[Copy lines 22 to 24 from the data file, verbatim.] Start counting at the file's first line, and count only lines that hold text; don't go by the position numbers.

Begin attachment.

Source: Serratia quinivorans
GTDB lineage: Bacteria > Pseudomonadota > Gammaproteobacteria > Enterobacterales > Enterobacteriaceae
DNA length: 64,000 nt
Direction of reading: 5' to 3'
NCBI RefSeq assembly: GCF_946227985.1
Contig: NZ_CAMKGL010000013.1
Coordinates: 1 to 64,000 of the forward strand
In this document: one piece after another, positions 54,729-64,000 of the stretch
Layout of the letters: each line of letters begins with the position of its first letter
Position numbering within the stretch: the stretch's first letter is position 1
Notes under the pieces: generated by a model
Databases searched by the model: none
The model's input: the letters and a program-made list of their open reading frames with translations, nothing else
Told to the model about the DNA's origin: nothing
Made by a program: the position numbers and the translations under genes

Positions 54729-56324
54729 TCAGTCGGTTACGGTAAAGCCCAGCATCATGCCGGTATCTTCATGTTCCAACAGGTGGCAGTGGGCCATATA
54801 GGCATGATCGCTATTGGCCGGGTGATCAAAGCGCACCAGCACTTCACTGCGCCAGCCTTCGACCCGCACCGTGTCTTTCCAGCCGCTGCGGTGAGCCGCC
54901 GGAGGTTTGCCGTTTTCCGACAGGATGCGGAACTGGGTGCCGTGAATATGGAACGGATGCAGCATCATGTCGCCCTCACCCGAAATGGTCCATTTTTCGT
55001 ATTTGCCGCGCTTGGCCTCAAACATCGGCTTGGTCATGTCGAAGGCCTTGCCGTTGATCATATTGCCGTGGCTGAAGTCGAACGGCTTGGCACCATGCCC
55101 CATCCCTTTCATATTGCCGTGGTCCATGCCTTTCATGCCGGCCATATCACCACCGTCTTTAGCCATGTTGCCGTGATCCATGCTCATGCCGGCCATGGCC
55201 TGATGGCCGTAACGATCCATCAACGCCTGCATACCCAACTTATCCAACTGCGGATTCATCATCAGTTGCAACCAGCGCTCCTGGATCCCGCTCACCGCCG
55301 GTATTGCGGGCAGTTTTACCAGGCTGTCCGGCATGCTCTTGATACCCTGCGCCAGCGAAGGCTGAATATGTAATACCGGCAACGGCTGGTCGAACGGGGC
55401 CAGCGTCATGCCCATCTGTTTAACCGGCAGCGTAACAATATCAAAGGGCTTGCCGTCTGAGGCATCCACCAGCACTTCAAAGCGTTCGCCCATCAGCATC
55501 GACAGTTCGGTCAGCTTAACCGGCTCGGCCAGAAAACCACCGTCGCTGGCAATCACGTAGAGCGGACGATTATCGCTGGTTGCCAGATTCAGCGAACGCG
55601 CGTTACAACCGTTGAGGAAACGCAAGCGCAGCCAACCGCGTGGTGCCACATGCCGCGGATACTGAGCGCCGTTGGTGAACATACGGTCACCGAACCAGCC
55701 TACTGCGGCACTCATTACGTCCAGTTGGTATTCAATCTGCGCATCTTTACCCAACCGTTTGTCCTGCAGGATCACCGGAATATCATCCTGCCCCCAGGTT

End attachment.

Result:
55201 TGATGGCCGTAACGATCCATCAACGCCTGCATACCCAACTTATCCAACTGCGGATTCATCATCAGTTGCAACCAGCGCTCCTGGATCCCGCTCACCGCCG
55301 GTATTGCGGGCAGTTTTACCAGGCTGTCCGGCATGCTCTTGATACCCTGCGCCAGCGAAGGCTGAATATGTAATACCGGCAACGGCTGGTCGAACGGGGC
55401 CAGCGTCATGCCCATCTGTTTAACCGGCAGCGTAACAATATCAAAGGGCTTGCCGTCTGAGGCATCCACCAGCACTTCAAAGCGTTCGCCCATCAGCATC